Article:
“Other organisations have taken racism very seriously such as the police, as well as the Army and the Navy, in fact. Mr Mercer’s reaction is entirely inappropriate, completely unhelpful, and really quite shocking.

“They are certainly inappropriate for an MP who is meant to be representing a constituency in which, I am sure, ethnic minority residents live.”

Mercer is certainly wrong to dismiss, out of hand, the motives of Marlon Clancy in setting up a ‘union’ to represent Commonwealth soldiers, although judging from his remarks one has to serious wonder quite whether Mercer was given the full context of Clancy’s actions before being asked to comment:

The controversy came after Mr Clancy, who is from Belize, said he was setting up his trade union because the 6,000 serving Commonwealth troops in the UK were being treated as “third class soldiers”.

The union will not have the right to strike under Armed Forces rules, but will be able to confidentially advise ethnic minority servicemen and women in the event of discrimination or other problems, he said.

“Commonwealth soldiers are third class soldiers. First you have British-born white soldiers, then you have the British-born black soldier, then, last, you have the black Commonwealth soldier,” he told the BBC.

“I am hoping this will open up a doorway for the Army to let these people know of their rights and give them what they are entitled to, and the justice they are entitled to as well.”

Mr Clancy said that he had decided to launch the union after his complaints – including an attack by fellow soldiers dressed in Ku Klux Klan outfits – were ignored by the Army chain of command.

“As a serving soldier I’ve gone through the chain of command time and time again within the seven-and-a-half years I’ve been in the Army and time and time again the chain of command has failed me,” he said.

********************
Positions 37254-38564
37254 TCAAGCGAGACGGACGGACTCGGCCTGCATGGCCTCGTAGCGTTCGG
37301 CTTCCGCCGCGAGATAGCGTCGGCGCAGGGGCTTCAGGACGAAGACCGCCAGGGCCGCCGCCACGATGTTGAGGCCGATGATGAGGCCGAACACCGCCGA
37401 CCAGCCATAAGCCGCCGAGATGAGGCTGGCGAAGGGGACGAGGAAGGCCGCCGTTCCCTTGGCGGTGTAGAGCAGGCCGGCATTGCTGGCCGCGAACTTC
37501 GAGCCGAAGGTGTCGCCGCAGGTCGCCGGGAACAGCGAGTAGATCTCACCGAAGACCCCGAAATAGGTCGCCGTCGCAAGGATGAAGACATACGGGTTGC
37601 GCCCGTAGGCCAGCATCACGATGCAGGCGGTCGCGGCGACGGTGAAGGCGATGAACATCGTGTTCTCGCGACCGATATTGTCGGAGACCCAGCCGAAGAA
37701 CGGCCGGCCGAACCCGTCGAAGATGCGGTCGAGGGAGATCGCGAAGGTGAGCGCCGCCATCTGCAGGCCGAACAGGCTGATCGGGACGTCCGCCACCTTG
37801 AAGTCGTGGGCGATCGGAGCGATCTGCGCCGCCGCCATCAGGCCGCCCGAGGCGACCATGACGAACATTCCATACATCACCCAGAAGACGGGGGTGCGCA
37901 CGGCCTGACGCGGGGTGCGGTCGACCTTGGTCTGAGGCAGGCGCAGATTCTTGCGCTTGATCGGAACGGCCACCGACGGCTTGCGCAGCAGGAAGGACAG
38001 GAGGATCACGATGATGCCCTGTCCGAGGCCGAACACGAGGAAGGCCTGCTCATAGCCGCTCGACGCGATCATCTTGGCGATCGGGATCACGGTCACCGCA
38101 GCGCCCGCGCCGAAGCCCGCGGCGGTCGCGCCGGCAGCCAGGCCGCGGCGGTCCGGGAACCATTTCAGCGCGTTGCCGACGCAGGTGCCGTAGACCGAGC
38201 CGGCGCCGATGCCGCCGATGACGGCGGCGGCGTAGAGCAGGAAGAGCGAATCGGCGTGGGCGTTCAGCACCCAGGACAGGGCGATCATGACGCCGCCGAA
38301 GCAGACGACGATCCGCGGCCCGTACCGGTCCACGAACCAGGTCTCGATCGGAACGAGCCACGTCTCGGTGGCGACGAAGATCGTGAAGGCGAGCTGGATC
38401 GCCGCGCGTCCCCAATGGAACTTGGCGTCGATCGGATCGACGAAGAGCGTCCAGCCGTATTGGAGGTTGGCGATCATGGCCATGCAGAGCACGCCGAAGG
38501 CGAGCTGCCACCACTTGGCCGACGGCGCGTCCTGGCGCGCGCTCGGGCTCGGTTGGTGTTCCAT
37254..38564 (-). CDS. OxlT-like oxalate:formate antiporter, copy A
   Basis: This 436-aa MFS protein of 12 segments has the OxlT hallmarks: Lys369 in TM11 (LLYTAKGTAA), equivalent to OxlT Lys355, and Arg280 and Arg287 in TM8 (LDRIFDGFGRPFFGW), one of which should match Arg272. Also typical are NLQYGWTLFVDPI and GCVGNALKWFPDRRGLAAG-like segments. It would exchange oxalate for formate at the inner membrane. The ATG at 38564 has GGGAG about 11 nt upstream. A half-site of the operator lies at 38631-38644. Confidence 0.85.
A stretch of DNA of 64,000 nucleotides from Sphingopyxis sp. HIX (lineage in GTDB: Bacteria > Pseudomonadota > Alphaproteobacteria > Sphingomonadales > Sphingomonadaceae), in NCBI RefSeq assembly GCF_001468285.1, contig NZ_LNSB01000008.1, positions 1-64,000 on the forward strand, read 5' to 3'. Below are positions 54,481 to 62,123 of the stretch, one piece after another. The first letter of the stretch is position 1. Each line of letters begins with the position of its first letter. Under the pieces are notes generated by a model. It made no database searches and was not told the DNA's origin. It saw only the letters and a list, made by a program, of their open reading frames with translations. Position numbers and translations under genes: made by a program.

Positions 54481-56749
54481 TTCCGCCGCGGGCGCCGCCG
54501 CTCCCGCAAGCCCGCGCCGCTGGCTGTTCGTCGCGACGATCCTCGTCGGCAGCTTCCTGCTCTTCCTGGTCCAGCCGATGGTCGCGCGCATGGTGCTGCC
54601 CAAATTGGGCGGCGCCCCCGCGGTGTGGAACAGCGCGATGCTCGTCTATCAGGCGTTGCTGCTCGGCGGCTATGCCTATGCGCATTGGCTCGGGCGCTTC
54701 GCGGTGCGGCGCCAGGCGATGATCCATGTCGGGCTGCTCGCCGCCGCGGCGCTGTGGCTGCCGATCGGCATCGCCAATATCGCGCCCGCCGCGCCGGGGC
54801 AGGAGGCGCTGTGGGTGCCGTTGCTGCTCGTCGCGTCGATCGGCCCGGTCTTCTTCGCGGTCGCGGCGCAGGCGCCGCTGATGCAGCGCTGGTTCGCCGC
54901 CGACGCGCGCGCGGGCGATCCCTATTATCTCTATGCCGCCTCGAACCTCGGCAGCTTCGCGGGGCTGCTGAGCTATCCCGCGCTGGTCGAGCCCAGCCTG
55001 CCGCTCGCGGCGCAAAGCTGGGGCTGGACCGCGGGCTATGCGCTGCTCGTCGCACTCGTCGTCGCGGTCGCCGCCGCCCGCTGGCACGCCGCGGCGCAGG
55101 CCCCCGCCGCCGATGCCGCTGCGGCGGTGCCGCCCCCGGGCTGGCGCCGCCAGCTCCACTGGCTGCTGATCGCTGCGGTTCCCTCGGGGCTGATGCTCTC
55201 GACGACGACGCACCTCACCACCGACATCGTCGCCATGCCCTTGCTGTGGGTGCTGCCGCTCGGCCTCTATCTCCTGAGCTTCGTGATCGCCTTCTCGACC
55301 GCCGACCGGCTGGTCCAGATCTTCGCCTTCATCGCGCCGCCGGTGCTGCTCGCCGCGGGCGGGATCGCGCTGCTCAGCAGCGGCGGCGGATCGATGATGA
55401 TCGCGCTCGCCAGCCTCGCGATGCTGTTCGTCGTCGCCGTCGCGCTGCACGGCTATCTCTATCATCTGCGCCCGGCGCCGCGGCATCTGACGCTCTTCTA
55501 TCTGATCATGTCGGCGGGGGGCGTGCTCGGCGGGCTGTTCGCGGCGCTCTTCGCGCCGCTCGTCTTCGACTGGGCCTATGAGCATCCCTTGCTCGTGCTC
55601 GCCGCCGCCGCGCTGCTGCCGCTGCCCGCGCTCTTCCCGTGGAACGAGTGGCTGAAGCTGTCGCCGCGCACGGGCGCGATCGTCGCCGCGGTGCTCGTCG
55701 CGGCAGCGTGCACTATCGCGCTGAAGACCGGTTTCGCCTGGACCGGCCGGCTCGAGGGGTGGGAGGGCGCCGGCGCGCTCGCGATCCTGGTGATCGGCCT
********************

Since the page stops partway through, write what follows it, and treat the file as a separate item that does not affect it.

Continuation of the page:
That’s something that, probably, only Mercer knows – unless word has reached Iain through his own channels – but it wouldn’t be any great surprise to me if what was put to Mercer was only that the formation of this ‘union’ was taking place, without the additional context of Clancy’s apparent experiences. To my mind, context is vital is fairly and accurately assessing Mercer’s comments – for him to have been so dismissive in the full knowledge of Clancy’s background and complaints would be a very different matter to his being dismissive simply of the formation of such a union without it having been explained to him why that had come about and that, in turn, may have had a considerable influence on his response.

Who knows for sure – not me, certainly, and that’s why I find it impossible to unequivocally condemn Mercer for his remarks, foolish and insensitive as they were, without knowing the full context in which they were made. To borrow a phrase from the Scottish judicial system, it’s case ‘not proven’ on the evidence I have to hand.

Michelynn Lafleche is quite correct in noting that racial discrimination and racial harassment are against the law – but then, for the law to become involved there must first be a complaint from a victim, and that’s where things become rather more complicated because what one is relying on, there, is someone seeing themselves as having been discriminated against, harassed or victimised.

Undoubtedly there are some Black soldiers who would, and do, take a very dim view of being referred to as a ‘Black bastard’… and then there will be others who see their  RSM’s use of the phrase in much the manner that Mercer suggests, as being of no more significance that other ‘comparable’ phrases like ‘Fat Bastard’, ‘Ginger Bastard’ or ‘Scouse Bastard’. Like it or not, the ‘culture’ that exists in the Armed Forces  is very different from that in ‘Civvy Street’, and necessarily so because of the role that the military plays and the context in which it does its job.

Part of military training, certainly when it comes to front-line, especially infantry, troops, is a process of breaking down and rebuilding their character – in psychological terms, soldiers are quite literally ‘programmed’ by the Armed Forces in order for them to be able to do what they do – and that kind of programming comes at a cost both in terms of the impact it has on the individual  – its why many soldiers struggle to adapt to civilian life on leaving the armed forces – and on society. One simply cannot evaluate the prevailing culture of the Armed Forces in quite the same way that one looks at wider society – its social and cultural mores are different, and its that point Mercer seems to be trying to get across, albeit rather badly.

Somewhere in all this, there is a sensible, rational debate to be had but one, sadly, that isn’t going to be happening any time soon because both ‘sides’ are too fond of their of own generalisations and too certain of their own claims to the moral high ground to even concede that the other might just have a point or two worth considering.

8 thoughts on “Oh Mercer, Mercy me…